Out of the three steps of the lean approach towards product development (build-measure-learn) the most difficult in my experience is the measure step. While selecting suitable metrics and instrumenting your product/service is not easy, it is the size of the change that is the most difficult to define. If the change is too big it requires lots of resources to be implemented which makes learning costly. On the other hand, if the change isn't big enough the effect of the change won't be observable due to all other factors influencing behavior of users using your product/service. For example, we have updated the banner yesterday for our Related Posts plugin in WordPress directory. This is the old version
and this is the new version
While the difference between the two versions is obvious, I will be very surprised to see a noticeable difference in number of downloads, which is the metric of our choice in this case. Namely, the number of downloads depends on a lot of different factors with most of them beyond our control.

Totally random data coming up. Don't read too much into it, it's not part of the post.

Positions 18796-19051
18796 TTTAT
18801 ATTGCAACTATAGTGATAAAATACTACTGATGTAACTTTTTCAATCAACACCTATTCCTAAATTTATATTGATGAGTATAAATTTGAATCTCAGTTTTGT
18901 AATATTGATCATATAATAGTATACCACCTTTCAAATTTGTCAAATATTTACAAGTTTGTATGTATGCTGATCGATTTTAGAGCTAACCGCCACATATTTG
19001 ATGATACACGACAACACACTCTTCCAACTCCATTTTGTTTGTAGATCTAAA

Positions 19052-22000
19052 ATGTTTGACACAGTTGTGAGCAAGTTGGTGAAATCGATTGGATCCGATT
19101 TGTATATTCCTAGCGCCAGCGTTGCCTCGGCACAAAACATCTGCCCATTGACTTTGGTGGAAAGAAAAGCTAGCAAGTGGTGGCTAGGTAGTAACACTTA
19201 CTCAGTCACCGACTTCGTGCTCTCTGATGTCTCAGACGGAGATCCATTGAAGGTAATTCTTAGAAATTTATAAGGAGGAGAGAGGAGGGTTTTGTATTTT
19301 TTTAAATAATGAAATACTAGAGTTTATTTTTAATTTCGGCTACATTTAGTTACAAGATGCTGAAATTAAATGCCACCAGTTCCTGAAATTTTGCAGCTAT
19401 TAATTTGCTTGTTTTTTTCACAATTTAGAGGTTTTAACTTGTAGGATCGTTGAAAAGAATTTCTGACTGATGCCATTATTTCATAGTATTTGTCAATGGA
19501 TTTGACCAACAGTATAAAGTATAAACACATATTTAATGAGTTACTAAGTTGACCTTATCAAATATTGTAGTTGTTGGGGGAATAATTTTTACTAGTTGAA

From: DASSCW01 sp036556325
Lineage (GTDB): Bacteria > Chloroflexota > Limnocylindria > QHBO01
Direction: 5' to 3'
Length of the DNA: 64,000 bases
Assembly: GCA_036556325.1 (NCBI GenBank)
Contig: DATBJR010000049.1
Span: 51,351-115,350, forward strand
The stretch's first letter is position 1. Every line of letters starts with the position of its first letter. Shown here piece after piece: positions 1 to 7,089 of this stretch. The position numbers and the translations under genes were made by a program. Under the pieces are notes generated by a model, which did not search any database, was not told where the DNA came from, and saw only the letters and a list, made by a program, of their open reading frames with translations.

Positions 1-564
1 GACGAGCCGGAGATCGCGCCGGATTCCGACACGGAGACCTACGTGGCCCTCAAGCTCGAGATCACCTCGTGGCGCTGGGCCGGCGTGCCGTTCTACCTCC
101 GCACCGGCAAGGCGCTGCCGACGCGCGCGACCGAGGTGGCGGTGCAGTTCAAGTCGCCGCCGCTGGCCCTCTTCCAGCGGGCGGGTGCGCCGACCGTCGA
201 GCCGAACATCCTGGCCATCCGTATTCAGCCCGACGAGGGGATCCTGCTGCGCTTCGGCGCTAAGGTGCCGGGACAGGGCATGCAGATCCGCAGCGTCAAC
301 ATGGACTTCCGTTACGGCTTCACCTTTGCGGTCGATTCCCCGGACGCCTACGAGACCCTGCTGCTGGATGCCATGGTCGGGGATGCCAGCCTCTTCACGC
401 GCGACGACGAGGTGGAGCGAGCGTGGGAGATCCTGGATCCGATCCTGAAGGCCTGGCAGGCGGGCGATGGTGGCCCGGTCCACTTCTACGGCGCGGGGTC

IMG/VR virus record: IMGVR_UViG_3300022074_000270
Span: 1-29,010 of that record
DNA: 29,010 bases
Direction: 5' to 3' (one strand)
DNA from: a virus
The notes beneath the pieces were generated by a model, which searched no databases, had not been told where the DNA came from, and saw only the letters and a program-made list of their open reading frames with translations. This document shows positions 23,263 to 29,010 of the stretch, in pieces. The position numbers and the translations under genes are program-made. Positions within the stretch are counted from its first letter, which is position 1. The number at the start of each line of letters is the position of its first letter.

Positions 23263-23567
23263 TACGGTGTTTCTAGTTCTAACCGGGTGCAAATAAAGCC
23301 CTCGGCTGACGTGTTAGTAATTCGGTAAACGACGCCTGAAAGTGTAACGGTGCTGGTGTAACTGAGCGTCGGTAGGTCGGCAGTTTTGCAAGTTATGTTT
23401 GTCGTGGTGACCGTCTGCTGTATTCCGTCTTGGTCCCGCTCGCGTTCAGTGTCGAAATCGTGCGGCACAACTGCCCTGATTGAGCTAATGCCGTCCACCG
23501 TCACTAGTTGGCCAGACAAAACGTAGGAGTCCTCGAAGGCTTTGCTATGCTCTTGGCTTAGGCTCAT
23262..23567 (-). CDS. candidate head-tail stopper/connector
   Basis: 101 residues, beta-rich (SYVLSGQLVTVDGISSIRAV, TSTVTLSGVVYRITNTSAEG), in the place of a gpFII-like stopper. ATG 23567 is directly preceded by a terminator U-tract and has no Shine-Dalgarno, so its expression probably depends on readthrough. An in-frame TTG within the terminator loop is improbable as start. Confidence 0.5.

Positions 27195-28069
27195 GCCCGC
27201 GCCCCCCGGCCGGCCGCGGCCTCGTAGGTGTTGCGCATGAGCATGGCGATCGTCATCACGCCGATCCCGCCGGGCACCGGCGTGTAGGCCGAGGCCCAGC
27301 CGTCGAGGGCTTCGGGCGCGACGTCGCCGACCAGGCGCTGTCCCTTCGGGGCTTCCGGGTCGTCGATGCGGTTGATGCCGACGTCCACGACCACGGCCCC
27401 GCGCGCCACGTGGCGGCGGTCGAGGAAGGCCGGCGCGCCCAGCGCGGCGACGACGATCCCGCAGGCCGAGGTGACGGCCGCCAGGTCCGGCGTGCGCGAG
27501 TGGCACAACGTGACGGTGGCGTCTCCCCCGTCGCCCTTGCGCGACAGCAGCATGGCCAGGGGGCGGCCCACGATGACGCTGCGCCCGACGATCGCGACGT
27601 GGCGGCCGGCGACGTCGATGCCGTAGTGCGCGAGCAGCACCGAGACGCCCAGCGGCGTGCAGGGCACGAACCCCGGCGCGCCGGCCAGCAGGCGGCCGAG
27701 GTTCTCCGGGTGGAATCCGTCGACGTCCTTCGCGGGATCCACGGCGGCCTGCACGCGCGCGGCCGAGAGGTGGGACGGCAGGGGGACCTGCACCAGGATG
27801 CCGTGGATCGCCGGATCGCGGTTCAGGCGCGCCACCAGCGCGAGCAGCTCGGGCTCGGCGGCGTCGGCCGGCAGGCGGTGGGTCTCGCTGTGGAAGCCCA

If we would have more control over WordPress directory we might have found a metric that would be sensitive enough to detect this change. But with the only available metric available being number of downloads, we decided to do a change of banner based on our gut feeling alone. The situation like this happens awfully a lot of times to us. I'm leaning more and more towards the opinion, that while we should definitely measure influence of the major changes in the direction of our product, we should do smaller changes based on our instinct and experience without banging our heads against the wall trying to measure what's immeasurable.
Maybe we should stop using the term Minimum Viable Product and start using Minimum Measurable Change instead.